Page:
Steven Davis is the first to admit he’s enjoyed a lot of incredible musical lives. The versatile singer and multi-talented performer, who grew up singing gospel in church in his Midwest hometown, spent years wowing crowds in clubs in NYC, Atlantic City and L.A., and performing overseas with orchestras and big bands. Early in his life, he discovered a passion for Frank Sinatra, Tony Bennett, big band sounds and the Great American Songbook – and it has been a big part of his journey, infusing his musical sensibilities ever since. Marking the first time he’s brought that passion to a full scale recording project, Davis’ dynamic new album The Way You Look Tonight pays beautiful homage to an incredible group of artists from that wondrous era when songs had soul, arrangements swung powerfully and poetic lyrics penetrated the heart.
In addition to giving Davis his long awaited shot at achieving a lifelong dream, the eight song collection offers an opportunity for young people saturated with the electronica and hip-hop based pop of today to hear classic tunes in a fully contemporary yet timeless way. For them, it’s an open door to a musical era whose lyrical themes and innate coolness are still relevant – just in need of a fresh, exciting new voice.
Performing with a 17-piece big band, the singer recorded the set at the legendary Capitol Studio A in Hollywood, where Frank and Nat “King Cole” once held court. Assembling the perfect team was essential. He worked alongside three industry greats in producer Josh Charles, also a renowned artist and songwriter); Grammy Award winning mixer/recording engineer Ed Cherney, who has weaved his sonic magic for everyone from Bonnie Raitt and The Rolling Stones to Eric Clapton, Bob Dylan, Elton John and Etta James; and conductor/arranger Andy Farber, who has arranged for, among others, Jon Hendricks, Wynton Marsalis, Bob Dylan, B.B. King and Ray Charles.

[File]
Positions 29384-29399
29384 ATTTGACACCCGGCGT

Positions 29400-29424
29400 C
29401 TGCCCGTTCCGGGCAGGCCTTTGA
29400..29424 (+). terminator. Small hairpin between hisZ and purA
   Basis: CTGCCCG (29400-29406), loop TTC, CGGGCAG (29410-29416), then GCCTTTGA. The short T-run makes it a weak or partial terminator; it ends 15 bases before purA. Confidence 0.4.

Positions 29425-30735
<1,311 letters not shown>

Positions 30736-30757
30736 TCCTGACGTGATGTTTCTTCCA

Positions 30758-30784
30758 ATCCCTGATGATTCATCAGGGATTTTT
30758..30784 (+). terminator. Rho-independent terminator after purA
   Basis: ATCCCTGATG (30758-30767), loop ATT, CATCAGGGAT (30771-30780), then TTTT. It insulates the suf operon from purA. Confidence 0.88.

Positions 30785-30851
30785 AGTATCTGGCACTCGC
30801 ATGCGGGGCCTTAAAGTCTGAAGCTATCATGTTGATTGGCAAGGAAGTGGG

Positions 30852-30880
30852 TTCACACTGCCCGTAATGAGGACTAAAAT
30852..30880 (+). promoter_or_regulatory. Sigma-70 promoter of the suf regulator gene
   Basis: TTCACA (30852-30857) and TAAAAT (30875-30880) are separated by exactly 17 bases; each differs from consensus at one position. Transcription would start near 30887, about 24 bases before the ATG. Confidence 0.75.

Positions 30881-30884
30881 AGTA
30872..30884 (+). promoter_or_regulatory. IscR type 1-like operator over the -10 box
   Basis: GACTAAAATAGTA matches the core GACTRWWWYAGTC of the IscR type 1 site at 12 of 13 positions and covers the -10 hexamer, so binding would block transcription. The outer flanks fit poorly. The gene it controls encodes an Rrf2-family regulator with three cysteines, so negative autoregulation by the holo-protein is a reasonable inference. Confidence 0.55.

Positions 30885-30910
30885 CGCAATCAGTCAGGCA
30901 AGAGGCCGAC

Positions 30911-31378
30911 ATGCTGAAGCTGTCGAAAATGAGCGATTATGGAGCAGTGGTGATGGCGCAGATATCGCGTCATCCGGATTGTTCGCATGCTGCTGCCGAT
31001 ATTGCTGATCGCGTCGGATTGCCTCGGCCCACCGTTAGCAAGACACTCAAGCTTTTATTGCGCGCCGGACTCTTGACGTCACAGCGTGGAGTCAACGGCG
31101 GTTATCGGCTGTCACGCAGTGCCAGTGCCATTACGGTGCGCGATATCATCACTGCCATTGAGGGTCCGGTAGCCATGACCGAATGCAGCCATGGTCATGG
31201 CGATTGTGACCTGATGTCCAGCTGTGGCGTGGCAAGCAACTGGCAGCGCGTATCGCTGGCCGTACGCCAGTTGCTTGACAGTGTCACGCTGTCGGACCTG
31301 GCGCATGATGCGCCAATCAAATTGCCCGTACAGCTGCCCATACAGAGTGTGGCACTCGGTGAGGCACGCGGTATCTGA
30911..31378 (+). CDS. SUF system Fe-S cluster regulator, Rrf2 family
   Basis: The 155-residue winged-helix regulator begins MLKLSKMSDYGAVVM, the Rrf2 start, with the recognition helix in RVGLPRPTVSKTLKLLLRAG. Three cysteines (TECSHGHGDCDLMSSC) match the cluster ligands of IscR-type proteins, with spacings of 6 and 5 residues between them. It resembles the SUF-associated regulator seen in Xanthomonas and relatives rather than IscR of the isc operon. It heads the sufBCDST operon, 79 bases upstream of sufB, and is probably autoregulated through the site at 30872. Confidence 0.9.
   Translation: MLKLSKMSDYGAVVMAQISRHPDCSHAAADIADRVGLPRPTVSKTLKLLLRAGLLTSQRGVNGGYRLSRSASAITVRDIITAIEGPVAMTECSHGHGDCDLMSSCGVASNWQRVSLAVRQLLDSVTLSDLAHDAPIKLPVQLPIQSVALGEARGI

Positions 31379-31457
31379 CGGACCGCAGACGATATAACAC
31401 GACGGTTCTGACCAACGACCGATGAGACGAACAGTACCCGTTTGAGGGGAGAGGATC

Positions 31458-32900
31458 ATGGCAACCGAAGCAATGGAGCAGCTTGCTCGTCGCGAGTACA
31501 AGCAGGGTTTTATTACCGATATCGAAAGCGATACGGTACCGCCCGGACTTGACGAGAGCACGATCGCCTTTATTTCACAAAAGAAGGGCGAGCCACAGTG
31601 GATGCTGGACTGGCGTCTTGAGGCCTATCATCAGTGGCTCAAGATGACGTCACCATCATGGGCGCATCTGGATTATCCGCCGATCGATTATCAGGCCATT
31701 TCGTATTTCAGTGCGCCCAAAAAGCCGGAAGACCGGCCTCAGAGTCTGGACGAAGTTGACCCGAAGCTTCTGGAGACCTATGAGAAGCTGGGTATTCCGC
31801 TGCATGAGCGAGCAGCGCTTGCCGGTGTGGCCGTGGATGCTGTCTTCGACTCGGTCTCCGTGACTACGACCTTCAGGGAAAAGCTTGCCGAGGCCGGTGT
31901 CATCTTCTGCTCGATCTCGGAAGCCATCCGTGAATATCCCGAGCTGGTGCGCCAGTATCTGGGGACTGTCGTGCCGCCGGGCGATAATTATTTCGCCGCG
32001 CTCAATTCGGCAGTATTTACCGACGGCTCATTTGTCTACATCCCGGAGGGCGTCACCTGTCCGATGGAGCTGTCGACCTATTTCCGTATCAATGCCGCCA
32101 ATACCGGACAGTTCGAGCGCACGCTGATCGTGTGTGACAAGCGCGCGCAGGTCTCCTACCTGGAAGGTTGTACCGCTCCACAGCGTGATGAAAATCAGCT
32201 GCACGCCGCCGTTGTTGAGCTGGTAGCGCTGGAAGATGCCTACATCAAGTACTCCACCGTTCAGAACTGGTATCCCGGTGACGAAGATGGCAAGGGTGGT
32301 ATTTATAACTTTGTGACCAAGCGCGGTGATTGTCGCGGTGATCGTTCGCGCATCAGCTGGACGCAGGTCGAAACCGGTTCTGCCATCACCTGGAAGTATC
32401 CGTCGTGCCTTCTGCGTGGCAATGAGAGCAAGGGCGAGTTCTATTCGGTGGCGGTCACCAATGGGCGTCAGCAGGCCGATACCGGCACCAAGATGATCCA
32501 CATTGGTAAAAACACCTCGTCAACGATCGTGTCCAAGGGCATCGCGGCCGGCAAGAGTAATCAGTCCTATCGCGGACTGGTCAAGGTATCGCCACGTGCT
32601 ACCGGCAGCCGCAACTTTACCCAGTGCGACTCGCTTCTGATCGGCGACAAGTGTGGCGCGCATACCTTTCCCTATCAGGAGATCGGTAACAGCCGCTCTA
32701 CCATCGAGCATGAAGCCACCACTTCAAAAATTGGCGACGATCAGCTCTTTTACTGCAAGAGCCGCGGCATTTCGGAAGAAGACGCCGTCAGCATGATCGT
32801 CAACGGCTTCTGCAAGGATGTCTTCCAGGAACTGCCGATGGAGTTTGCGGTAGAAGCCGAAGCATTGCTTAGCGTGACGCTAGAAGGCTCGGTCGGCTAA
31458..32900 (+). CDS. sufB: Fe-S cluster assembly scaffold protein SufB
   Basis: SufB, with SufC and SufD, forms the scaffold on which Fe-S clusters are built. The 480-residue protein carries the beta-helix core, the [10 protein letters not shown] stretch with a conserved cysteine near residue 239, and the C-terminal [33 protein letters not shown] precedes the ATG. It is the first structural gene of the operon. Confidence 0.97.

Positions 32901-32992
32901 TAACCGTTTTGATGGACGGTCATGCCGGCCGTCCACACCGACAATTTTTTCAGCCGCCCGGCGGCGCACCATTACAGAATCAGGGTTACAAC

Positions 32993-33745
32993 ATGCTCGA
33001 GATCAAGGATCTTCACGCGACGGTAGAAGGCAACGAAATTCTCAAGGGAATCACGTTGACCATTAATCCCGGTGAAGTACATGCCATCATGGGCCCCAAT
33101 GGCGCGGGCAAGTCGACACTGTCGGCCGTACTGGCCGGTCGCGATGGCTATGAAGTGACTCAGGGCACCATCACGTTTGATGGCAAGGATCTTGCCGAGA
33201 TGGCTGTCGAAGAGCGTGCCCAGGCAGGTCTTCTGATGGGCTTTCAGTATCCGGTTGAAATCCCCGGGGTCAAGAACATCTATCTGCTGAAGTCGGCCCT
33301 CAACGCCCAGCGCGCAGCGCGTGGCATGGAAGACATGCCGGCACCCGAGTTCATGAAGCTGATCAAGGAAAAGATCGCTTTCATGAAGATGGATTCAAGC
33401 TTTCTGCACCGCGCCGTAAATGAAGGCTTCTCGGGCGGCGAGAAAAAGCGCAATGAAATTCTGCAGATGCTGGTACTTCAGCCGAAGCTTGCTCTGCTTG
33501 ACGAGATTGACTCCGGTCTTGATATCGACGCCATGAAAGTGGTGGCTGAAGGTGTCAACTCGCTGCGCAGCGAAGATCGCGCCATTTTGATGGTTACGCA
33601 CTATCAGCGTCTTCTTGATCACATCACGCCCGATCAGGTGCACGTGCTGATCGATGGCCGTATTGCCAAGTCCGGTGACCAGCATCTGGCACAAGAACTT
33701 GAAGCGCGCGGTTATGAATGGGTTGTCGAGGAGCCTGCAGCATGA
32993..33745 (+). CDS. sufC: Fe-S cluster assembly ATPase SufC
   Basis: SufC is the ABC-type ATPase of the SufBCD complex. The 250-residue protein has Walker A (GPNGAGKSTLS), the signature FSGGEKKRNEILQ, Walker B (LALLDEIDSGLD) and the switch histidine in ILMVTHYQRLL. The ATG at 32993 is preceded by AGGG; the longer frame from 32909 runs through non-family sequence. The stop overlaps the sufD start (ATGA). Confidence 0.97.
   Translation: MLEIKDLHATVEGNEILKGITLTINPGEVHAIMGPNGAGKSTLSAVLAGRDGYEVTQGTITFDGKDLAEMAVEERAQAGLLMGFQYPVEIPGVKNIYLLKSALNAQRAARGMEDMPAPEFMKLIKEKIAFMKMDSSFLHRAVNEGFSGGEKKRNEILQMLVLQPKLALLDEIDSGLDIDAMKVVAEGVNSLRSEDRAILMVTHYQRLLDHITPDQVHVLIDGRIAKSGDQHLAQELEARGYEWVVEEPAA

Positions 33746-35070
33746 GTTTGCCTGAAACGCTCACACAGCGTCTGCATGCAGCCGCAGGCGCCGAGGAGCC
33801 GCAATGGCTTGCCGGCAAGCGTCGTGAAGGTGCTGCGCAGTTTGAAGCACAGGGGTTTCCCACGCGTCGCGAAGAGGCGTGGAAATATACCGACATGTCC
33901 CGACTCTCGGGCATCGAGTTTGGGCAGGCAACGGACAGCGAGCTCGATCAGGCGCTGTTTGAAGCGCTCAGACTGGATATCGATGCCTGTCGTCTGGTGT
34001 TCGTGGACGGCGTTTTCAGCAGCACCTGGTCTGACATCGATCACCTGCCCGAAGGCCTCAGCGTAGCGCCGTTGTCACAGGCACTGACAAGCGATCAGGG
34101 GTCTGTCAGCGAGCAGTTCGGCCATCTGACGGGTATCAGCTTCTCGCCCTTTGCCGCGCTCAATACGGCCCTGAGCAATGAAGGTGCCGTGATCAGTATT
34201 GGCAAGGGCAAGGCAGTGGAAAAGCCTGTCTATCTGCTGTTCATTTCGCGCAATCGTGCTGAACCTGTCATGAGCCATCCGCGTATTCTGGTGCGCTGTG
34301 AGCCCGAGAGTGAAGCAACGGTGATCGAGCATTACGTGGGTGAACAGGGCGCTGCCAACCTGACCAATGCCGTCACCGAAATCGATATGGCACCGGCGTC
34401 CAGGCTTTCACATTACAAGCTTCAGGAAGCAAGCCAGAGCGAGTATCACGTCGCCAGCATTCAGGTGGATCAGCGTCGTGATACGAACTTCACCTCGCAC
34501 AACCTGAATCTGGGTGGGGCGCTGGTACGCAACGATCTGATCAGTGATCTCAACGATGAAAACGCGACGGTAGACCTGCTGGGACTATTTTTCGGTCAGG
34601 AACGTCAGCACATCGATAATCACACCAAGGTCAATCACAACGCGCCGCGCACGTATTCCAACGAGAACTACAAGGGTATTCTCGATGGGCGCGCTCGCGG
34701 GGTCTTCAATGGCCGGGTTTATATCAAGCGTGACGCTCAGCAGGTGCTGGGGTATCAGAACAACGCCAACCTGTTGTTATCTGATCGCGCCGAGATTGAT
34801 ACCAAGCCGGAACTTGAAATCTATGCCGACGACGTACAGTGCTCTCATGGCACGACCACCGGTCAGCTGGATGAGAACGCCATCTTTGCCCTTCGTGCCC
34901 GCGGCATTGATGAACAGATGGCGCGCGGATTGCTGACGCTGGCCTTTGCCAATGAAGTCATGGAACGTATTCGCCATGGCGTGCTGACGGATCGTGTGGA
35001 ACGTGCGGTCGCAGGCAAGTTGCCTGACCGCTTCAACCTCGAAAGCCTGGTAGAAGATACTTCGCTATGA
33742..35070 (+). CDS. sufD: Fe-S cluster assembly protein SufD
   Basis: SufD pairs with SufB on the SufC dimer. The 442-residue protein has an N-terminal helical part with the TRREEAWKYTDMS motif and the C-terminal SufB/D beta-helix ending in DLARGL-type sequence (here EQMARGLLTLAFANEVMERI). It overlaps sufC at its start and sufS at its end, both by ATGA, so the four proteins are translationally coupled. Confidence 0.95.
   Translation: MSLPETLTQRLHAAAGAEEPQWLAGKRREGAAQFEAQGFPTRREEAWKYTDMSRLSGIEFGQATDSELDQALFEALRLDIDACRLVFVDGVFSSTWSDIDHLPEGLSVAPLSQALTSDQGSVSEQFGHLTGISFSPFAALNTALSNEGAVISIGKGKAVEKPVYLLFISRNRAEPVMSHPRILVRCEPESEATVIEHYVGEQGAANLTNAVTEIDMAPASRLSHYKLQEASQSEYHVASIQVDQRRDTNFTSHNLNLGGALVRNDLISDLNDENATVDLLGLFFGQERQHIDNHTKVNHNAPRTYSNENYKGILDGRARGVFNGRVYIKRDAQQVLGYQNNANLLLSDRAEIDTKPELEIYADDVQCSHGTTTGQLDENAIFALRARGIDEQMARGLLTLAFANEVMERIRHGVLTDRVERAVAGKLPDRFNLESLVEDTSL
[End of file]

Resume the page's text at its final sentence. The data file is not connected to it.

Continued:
Davis and Charles – also the singer’s manager and producer in his indie label First Second Records – spent months culling the perfect set list of gems from across that cherished era, including three tunes indelibly associated with Sinatra (“The Way You Look Tonight,” “Come Fly With Me” and “Luck Be A Lady” from the musical “Guys & Dolls”); a Dean Martin classic (“Ain’t That a Kick in the Head”); The Platters’ 1955 hit “Only You” (an R&B chestnut never before adapted to a big band arrangement); “Teach Me Tonight” (featuring lyrics by the legendary Sammy Cahn); “It’s Alright WithMe,” from Cole Porter’s musical “Can-Can”) and “On The Street Where You Live,” from Lerner & Loewe’s “My Fair Lady,” notably recorded by Nat “King” Cole.
“Most of these songs were originally written for stage and film,” Davis says, “and I have always been drawn to their grace and elegance. I grew up with these iconic tunes and now it’s an amazing full circle privilege to be able to honor these traditions and keep them alive for a whole new generation. In my early life and throughout my musical career, I found it fascinating to ask myself and others the questions, ‘How does an artist, whether a singer or instrumentalist, find his or her place in the sun?’ ‘How do you find your style?’ At some point I realized it’s about an intersection of one’s temperament and physiology, especially for singers, where the capabilities of one’s vocal cords determine the style that’s most suitable. The Songbook tunes sung in a big band style is a mode of expression that fits me perfectly – and that’s how I evolved from a five year old boy singing great gospel songs to finally embracing my true artistry as an interpreter of these songs.”